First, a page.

ROME – Women attending this month’s Synod of Bishops have said that while they believe the process, and the Church as a whole, need to be more inclusive of their presence, they are optimistic about the future, believing progress has been made.
Sister Sally Hodgdon, superior general of the Sisters of St. John of Chambery, said that when she first arrived in Rome from the United States eight years ago, “I found it to be less women-friendly than it is now.”
Having worked with the International Union of Superiors General (UISG) and various Vatican offices, called dicasteries, during her tenure so far, Hodgdon said “there are more women in the diasteries and the congregations helping to make decisions.”
“Is there a woman cardinal? No. (A woman) who would be the prefect of a congregation? No, they’re all cardinals. But, are they the ones who are working the ideas and getting things done and bringing those to the cardinal-prefect and archbishop-secretary? Yes. And are they being replaced by more women? Yes. And are we UISG pushing for more women? Yes.”
She admitted that the process has been slow, jesting that “everything in Rome is slow. It’s a different culture. The Italian culture moves a bit more slowly than maybe in the United States.” Small steps have been taken, “but definitely there is a change.”
Hodgdon spoke at an Oct. 15 press conference alongside six other women religious attending the Oct. 3-28 Synod of Bishops on young people, faith and vocational discernment, who each shared their perspectives of what it is like wearing the only skirt in a room full of clerics.
Spanish Sister Maria Luisa Berzosa, a member of the Daughters of Jesus congregation, said that on the women’s issue, “I am an optimist and I will continue to be, but I live with a nervousness that things are moving so slowly.”
“I want this to go faster, that it isn’t so slow, and that we can have a more inclusive Church,” she said, voicing hope that at some point the Church will have a synod “of the People of God,” and not just the bishops.
French Sister Nathalie Becquart, a member of the Congregation of Xavières, and was the first woman to serve as the Director of the National Service for Youth Evangelization and Vocations, said the question of women fits into the larger umbrella of the need for a greater participation of laity in the Church in general.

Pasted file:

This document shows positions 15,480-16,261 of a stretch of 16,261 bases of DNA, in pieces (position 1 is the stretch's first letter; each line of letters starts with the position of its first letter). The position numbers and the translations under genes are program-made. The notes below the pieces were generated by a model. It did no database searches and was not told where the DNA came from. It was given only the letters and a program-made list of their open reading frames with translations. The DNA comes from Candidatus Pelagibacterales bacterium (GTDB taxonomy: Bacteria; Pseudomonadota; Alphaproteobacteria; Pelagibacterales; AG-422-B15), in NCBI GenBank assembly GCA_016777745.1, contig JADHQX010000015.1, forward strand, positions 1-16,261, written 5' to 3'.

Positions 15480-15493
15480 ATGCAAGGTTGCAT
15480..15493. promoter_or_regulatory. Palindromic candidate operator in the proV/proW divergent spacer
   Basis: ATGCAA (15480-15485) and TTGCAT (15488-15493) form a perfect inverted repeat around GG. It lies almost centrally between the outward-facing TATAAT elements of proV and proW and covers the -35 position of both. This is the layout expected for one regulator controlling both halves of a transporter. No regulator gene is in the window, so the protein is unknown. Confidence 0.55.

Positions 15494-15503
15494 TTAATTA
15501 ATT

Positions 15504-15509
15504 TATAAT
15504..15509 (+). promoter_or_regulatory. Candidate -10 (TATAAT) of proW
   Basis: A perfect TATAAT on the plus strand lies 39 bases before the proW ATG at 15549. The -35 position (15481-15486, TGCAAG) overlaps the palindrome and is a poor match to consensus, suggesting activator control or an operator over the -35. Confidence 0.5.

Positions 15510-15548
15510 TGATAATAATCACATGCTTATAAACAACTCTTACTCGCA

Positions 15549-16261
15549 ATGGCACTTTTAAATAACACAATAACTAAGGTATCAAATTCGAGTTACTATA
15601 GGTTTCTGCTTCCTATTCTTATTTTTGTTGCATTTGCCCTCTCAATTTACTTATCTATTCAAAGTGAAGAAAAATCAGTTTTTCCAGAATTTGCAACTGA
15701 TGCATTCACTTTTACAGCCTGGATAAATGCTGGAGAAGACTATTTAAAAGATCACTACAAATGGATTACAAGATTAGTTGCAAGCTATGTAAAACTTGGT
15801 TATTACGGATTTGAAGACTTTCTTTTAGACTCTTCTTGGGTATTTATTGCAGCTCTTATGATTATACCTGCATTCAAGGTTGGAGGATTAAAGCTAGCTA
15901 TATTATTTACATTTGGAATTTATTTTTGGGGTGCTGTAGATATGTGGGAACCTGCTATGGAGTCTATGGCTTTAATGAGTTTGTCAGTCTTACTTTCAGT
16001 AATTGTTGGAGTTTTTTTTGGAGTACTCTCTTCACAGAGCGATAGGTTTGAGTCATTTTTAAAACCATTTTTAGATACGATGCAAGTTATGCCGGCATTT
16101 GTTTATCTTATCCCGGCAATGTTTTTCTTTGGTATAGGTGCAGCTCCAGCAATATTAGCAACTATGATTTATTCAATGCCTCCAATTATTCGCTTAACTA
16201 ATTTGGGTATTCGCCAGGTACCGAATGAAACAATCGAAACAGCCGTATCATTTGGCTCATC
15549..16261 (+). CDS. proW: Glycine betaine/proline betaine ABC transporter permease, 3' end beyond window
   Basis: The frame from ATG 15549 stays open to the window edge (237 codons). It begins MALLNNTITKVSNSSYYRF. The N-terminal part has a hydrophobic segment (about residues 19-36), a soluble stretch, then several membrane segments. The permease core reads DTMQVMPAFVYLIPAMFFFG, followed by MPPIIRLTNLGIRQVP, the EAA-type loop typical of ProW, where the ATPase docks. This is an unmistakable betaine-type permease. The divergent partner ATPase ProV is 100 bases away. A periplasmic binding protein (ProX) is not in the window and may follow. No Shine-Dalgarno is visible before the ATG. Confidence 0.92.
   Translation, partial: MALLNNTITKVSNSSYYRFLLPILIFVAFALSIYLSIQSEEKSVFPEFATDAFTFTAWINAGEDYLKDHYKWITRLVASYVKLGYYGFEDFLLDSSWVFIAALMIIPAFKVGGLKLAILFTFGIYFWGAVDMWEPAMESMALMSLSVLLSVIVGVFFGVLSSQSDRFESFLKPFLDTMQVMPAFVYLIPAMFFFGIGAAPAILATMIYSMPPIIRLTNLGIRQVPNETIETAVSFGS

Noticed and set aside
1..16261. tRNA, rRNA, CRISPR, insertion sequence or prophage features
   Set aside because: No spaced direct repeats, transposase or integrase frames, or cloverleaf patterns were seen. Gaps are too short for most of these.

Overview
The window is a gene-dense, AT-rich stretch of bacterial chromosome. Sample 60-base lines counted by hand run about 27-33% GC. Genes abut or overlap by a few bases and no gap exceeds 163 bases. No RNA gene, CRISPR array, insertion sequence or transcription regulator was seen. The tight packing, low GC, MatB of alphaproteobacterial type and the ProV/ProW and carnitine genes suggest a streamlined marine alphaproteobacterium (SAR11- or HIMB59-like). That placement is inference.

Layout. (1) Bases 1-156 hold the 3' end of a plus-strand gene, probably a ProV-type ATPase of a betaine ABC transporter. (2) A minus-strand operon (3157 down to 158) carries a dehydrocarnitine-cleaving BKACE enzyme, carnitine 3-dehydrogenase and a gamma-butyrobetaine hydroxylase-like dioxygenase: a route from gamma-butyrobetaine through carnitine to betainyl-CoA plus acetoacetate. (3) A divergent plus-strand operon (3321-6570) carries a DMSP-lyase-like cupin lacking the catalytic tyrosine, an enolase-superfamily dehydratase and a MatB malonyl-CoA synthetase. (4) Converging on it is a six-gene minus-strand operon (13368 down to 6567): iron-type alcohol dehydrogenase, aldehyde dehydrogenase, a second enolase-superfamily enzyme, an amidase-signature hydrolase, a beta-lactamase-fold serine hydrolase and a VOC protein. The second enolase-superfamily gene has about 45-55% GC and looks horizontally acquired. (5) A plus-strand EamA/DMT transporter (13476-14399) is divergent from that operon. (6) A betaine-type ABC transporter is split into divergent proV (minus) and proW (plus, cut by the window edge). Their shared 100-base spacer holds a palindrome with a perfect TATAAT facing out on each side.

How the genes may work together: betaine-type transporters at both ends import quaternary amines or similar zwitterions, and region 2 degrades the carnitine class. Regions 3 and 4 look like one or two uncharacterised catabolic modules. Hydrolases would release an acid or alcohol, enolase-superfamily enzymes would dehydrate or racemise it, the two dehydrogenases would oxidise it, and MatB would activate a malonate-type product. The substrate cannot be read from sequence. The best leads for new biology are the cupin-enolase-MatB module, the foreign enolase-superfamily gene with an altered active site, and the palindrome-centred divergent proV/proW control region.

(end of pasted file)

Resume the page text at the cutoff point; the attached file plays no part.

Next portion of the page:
However, pointing to a list of recent appointments to the Vatican office for Laity, Family and Life, she noted how the names on the roster are “very diverse from each continent, and there are many laymen.”
The real question, she said, is one “of just being a Church with all the components in this synodal way…that is our experience (in the synod), and we are grateful for that,” she said, adding that “synodality is really going on.”
Pressed on the question of why no women religious can cast votes in the synod, though exceptions were made for two non-ordained religious men, Hodgdon admitted that she was puzzled by the decision, saying that since the two religious men were superior generals, a position she holds in her own community, “you would think I would have the right to vote.”
She said the UISG intends to raise that point during the synod, and voiced hope that while it might not happen by the next synod, which will take place in October 2019 on the Amazon region, future synods would see a change in the voting rules.
Yet despite the exclusion of women from voting, Hodgdon said women are making their voices heard in the brief speeches they give, and in the small group discussions, which is where they have the most influence.
“In my group, we do speak about women,” she said, explaining that when they read the paragraphs of the text being prepared, “if we sense that it’s too masculine-oriented, we say something. If we sense that they should have said men and women, we say that.”
Becquart said that in her experience, women still have a strong voice in the discussion, and that many people “speak about going out from clericalism,” including many of the young delegates.
“That is one of the many points about this synod,” she said, adding that every time the topic of spiritual guides and mentors for young people comes up, it is stressed that these people “must not just be priests, but also women, consecrated,” and even laypeople.
Speaking of clericalism, Italian Sister Alessandra Smerilli, a member of the Daughters of Mary Help of Christians (FMA) order and a professor of economics, said men and women must each give their own contributions, and both perspectives have to be respected.
While discrimination does still take place, Smerilli said getting into decision-making roles also depends on women, because “at times we are a bit timid, even in proposing (ideas). There is need to go out more.”
“It’s not to occupy spaces,” but to create a balance, she said, because “when more plural, things function better.” Decision-making positions should not be seen solely as “places to acquire power,” she said, but they must rather be viewed as places to “put ourselves at the service of the people, the poor, the youth.”
According to Becquart, the Church depends on this plurality and collaboration between men and women, but at the moment, “it is not so easy to find this way of being together in a real partnership,” in the Church, where there is a tendency for one side to dominate the other.
Calling the push for a greater inclusion of women “a sign of the times,” she voiced belief that it will be better with the next generation, because young people now “grow up in a plural world, so that’s their way of life, to be in diversity, not just men and women, but cultural diversity,” she said, adding that youth will eventually “help us to discover how to collaborate more.”